This isn't quite right. Rather, by definition of $\partial Y,$ since $x\notin Y,$ then there exists a neighborhood $U_x$ of $x$ such that $U_x\cap Y=\emptyset.$

It's also a bit awkward, and there's a misspelling. I might say something like this: "Let $x\in X\setminus\overline Y.$ Since $\overline Y=Y\cup\partial Y,$ then by DeMorgan's Laws, $X\setminus\overline Y=(X\setminus Y)\cap(X\setminus\partial Y),$ so $x\notin Y$ and $x\notin\partial Y.$ Therefore, by definition of $\partial Y,$ there exists some neighborhood $U_x$ of $x$ such that $U_x\cap Y=\emptyset.$ Since $x\in X\setminus\overline Y$ was arbitrary, then such a $U_x$ exists for each such $x.$"

Hence $U_x\subseteq X\setminus Y$ and $\overline{Y}^c\subseteq\underbrace{\bigcup_{x\in\overline{Y}^c} U_x}_{\text{open}}\subseteq X\setminus Y$.

Nicely done! There's really no purpose to mentioning that the union is open right now, though. I'd wait until the end. (See what I do there.)

Now I want to show, that $\overline{Y}^c\supseteq\bigcup_{x\in\overline{Y}^c} U_x$. Let $x'\in\bigcup_{x\in\overline{Y}^c} U_x$.

I have to show, that $x'\notin Y$ and $x'\notin\partial Y$.

You can certainly proceed in this way, though since $X\setminus\overline Y=(X\setminus Y)\cap(X\setminus\partial Y),$ and since you've already shown that $$X\setminus\overline{Y}\subseteq\bigcup_{x\in X\setminus\overline Y}U_x\subseteq X\setminus Y,$$ then you need only show that $$\bigcup_{x\in X\setminus\overline Y}U_x\subseteq X\setminus\partial Y,$$ meaning that you only have to show $x'\notin\partial Y.$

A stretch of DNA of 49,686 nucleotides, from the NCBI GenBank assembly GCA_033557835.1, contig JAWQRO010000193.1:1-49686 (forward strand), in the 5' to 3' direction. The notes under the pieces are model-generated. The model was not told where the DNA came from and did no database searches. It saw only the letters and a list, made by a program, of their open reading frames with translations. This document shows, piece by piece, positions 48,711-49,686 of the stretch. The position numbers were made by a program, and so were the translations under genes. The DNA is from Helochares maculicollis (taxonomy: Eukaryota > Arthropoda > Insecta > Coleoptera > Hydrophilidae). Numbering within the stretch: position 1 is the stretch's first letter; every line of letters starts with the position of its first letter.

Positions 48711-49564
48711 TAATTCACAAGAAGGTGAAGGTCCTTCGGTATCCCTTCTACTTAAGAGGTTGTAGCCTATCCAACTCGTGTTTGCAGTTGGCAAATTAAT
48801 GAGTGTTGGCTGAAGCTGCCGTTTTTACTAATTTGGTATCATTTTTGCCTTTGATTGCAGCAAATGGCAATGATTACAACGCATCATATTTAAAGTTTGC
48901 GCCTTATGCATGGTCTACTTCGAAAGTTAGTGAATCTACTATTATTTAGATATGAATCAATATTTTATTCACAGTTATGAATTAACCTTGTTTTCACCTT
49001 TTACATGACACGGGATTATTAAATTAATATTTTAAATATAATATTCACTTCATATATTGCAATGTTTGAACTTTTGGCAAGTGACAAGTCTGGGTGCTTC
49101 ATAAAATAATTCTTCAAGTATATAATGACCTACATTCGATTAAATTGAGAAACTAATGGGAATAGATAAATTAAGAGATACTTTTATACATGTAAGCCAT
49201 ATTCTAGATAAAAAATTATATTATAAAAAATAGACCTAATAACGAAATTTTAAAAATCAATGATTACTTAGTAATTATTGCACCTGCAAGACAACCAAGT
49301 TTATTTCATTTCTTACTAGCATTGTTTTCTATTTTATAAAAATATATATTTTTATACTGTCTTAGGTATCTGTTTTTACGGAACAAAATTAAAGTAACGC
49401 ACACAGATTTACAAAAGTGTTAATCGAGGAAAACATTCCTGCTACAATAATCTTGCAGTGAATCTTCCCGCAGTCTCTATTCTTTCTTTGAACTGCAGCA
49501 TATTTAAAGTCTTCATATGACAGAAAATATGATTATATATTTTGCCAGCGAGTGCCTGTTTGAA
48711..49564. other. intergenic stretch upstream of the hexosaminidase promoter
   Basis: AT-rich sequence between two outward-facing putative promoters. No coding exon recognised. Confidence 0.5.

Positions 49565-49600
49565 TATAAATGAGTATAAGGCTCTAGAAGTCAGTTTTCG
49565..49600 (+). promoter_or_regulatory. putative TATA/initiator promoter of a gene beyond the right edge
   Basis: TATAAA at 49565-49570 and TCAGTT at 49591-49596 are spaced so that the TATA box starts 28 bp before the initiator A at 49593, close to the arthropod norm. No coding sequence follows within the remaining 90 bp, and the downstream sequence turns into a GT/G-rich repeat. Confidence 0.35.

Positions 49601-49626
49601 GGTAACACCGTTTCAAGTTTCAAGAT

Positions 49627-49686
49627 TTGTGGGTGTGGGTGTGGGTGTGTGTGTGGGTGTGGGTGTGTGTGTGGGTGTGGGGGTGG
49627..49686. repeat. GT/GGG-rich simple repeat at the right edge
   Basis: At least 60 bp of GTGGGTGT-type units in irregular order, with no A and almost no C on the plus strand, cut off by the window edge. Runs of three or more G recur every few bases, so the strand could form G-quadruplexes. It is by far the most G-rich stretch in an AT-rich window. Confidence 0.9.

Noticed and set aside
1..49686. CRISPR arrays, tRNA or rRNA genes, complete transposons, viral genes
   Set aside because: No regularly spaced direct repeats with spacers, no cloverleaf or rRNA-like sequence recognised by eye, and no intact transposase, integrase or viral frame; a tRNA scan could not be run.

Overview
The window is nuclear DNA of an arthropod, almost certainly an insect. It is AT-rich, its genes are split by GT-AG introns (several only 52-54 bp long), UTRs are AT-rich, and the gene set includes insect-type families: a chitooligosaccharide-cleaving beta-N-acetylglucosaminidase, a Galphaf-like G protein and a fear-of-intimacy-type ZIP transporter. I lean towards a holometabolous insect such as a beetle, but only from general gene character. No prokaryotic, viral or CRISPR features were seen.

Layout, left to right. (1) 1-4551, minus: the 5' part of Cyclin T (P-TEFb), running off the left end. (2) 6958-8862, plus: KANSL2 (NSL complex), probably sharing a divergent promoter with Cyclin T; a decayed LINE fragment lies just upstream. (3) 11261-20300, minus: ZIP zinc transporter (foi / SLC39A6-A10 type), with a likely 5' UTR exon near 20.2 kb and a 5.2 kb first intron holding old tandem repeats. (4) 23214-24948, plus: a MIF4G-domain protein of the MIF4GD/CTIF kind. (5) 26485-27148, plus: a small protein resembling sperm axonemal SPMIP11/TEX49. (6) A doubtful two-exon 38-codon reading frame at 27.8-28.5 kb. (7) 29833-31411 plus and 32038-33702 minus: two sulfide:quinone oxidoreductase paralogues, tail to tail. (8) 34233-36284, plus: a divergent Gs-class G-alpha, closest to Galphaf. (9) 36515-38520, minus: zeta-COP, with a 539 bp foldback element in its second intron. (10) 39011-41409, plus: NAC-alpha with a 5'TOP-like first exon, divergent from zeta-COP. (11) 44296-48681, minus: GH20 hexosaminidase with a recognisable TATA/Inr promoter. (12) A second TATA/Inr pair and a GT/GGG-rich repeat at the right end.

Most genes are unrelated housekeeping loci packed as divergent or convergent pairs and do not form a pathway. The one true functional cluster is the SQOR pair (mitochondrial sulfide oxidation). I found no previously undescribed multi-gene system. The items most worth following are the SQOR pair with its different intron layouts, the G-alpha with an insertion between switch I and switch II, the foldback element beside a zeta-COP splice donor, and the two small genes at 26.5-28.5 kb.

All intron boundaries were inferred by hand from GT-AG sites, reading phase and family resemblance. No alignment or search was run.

Since $x'\notin\bigcup_{x\in\overline{Y}^c} U_x\subseteq X\setminus Y$ is $x\notin Y$.

This doesn't make sense. It seems like you're trying to say that, since $x'\in\bigcup_{x\in X\setminus\overline Y}U_x\subseteq X\setminus Y,$ then $x'\notin Y.$ However, as I said, we don't even need to say this.

Suppose $x'\in\partial Y$.

That's what I'd do!

Then holds for every neighborhood $U_{x'}$ of $x'$, that $Y\cap U_{x'}\neq\emptyset$ and $U_{x'}\cap (X\setminus Y)\neq\emptyset$. Which contradicts, that $U_{x'}\subseteq X\setminus Y$.

You've got the right idea, but it seems that you're trying to let $U_{x'}$ be simultaneously arbitrary and a specific counterexample. Instead, I'd say something like this: "By definition of $\partial Y,$ this means that for every neighborhood $U$ of $x',$ we have $U\cap Y\neq\emptyset.$ However, since $x'\in\bigcup_{x\in X\setminus\overline Y}U_x,$ then we have that $U_{x'}$ is a neighborhood of $x'$ disjoint from $Y,$ yielding the desired contradiction."

We condlude, that $\overline{Y}^c=\bigcup_{x\in\overline{Y}^c} U_x$ open. Hence $\overline{Y}$ is closed.

Here, I'd just say (if you lead off as I did by announcing your intention) something like: "We conclude that $$X\setminus\overline Y\subseteq\bigcup_{x\in X\setminus\overline Y}U_x\subseteq(X\setminus Y)\cap(X\setminus\partial Y)=X\setminus\overline Y,$$ so that $X\setminus\overline Y=\bigcup_{x\in X\setminus\overline Y}U_x.$ As a union of the open sets $U_x,$ we have that $X\setminus\overline Y$ is open, as we set out to show."

Let me know if you have any questions about my answer, or if you just want to bounce your phrasing adjustments off somebody.

• Thank you for this answer. I appreciate your comments very much. At the moment I do not have an open question. – Cornman Jul 15 '18 at 19:04